This past weekend, as I was sitting in a restaurant for Mother’s Day buffet, a tradition in my family that nobody has any good explanation for, a powerful realization came into my mind.  It was something that had always rattled around in my brain, but I was always afraid to admit it, for once it has been spoken there’s no going back; that’s all I’d be able to think.  I said aloud, to no one in particular, “I hate buffets.”  My friends, I felt as if a great weight had been lifted!

I can certainly see the appeal of all-you-can-eat buffets.  Let’s go in to the restaurant, grab a plate, then go to town!  Want five dinner rolls in one trip?  That’s your right!  Dessert first? Why the hell not!  A platter of mashed potatoes AND sweet potatoes?  Reach out and TAKE IT!  IT’S YOURS!  IT’S ALL YOURS!!

A typical first course.A typical first course.

But once you look deeper, you find the glaring flaws.  I’ve never left a buffet and thought, “Yeah, I feel good about that.”  Let’s break it down into the key points of appeal.


If you’re going into a buffet restaurant, chances are you and your party are all very hungry.  This seems to be the only time a buffet is sought out, when a group of people are unanimously hungry.  This isn’t a “Are you hungry, bro? – Yeah I could eat.” scenario.  This is more of a “OH MY GAWD, I’M STARVING, WHERE CAN I EAT ALL THE FOOD” sort of thing.  This also affords starving people of different body types and food capacities the same freedom to eat to their stomach’s content.  Of course, this always ends the same way, regardless of body type; crippling stomach pains and a sense of shame.  Just because you CAN eat fives plates of food doesn’t mean you should.  And if you’re going to limit yourself, why not just go to a “real” restaurant?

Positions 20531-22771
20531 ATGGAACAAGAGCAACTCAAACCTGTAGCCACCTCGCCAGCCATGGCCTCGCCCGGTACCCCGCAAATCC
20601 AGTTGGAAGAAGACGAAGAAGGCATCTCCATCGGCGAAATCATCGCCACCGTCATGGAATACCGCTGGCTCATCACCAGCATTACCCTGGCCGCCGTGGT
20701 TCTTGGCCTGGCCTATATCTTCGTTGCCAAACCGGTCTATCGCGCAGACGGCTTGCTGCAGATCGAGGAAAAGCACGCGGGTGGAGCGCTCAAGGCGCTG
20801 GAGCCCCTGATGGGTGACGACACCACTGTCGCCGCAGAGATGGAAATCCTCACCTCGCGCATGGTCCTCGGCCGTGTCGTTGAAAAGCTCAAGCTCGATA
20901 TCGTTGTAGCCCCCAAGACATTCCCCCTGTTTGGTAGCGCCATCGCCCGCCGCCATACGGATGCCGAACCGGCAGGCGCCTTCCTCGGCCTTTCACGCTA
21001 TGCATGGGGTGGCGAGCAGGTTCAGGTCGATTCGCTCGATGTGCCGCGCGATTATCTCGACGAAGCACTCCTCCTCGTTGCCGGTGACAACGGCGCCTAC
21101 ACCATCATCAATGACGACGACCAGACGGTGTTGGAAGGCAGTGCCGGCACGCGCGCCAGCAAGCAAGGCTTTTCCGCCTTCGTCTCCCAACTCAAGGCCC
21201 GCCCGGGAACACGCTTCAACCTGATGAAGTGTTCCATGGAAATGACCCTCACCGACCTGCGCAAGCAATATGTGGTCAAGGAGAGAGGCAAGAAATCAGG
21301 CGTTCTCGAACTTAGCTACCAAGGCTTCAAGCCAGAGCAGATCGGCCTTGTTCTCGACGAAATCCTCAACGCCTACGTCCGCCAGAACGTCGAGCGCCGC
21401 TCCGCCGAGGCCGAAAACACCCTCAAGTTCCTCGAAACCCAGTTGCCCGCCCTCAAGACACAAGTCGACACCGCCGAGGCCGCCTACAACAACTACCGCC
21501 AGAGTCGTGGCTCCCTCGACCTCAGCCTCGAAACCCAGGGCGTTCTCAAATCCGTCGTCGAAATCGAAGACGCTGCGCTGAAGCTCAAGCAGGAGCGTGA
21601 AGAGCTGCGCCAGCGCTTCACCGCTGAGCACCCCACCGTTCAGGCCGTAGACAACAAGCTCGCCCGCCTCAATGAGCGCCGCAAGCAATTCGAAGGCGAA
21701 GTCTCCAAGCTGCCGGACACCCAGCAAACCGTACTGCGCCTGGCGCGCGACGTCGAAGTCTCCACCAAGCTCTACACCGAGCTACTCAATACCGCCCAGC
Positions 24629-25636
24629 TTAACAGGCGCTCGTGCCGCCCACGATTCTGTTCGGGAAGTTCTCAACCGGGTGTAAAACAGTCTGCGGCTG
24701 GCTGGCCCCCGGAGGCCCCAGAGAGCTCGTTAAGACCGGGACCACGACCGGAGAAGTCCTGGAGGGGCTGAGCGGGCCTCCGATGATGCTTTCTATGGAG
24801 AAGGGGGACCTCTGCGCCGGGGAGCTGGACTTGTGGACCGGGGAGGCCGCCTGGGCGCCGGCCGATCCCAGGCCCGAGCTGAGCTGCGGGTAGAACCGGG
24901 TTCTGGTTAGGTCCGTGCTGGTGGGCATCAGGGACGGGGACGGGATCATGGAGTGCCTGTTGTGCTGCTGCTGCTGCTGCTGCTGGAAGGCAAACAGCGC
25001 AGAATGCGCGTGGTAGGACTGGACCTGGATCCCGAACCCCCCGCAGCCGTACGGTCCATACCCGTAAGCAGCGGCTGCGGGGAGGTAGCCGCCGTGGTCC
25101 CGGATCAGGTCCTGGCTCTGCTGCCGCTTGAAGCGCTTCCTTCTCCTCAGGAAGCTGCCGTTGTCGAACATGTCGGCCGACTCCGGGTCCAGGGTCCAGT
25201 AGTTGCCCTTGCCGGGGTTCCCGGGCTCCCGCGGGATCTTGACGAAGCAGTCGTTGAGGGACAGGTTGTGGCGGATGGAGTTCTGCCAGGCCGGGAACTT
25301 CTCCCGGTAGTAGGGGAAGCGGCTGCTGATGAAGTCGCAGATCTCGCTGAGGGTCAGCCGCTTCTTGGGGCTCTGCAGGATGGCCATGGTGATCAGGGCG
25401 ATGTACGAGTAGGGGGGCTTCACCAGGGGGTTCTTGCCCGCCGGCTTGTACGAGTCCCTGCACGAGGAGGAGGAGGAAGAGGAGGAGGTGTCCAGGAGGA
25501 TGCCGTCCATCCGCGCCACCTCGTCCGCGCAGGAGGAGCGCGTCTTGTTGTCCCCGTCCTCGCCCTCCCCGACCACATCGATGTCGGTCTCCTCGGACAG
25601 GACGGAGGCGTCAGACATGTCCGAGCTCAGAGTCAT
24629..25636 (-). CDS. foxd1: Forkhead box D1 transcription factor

When you’re hungry, you don’t want to wait.  You don’t want to establish a relationship with another human being to get to food and drink.  You need to remove as many things from this equation as possible.  In buffet-style restaurants, usually you pay to get in, put in a drink order, and never see these strangers again.  Some locations take this a step further, and put the drink fountains out on the floor where patrons are free to serve themselves.  This was the biggest appeal of going to a buffet when I was a child; I could head over to the machine and get all the ice cold milk that I wanted.  That sounds pretty gross now, milk with dinner-type foods, but I really liked milk.

Then there is the issue of having to deal with crowds of people with the same idea.

Of course, things aren’t always as they seem.  Many times the check still comes after the server has concluded that everyone has stuffed themselves enough.  A shocking facet of the bill appears: “TIP”.  ”What tip?!” you scoff, “I did all the work!”  And yet, you are still expected to pay more, and if you are a decent human being, you will, adding a small percentage to an already exorbitant cost, as these buffet restaurants are often quite expensive.


Similar to reason number 1, going for a variety is also usually a source of appeal for buffet dining.  Family and friends of discerning and picky tastes can often find refuge in at least one of the many different rows of food on display.  Adventurous types can try a bit of everything, proclaiming themselves a world traveler of culinary delights.  An egg roll with your french fries?  A taco next to that gyro?  My, such a diverse plate, quite the consumable United Nations you have there!

Unfortunately, as is almost always the case with buffet restaurants, the food sucks.  In fact, the greater the variety, the greater the degree of suck.  If there isn’t a mathematical formula for this yet, there should be.  It should be rather easy to derive.

So my friends, next time you’re out with your loved ones and you’re all hankering for an unlimited food binge, I ask you to remember these simple lessons.  Surely the discomfort that will inevitably come is not worth the price of admission.  My eyes are now open, where once only my belt buckle was!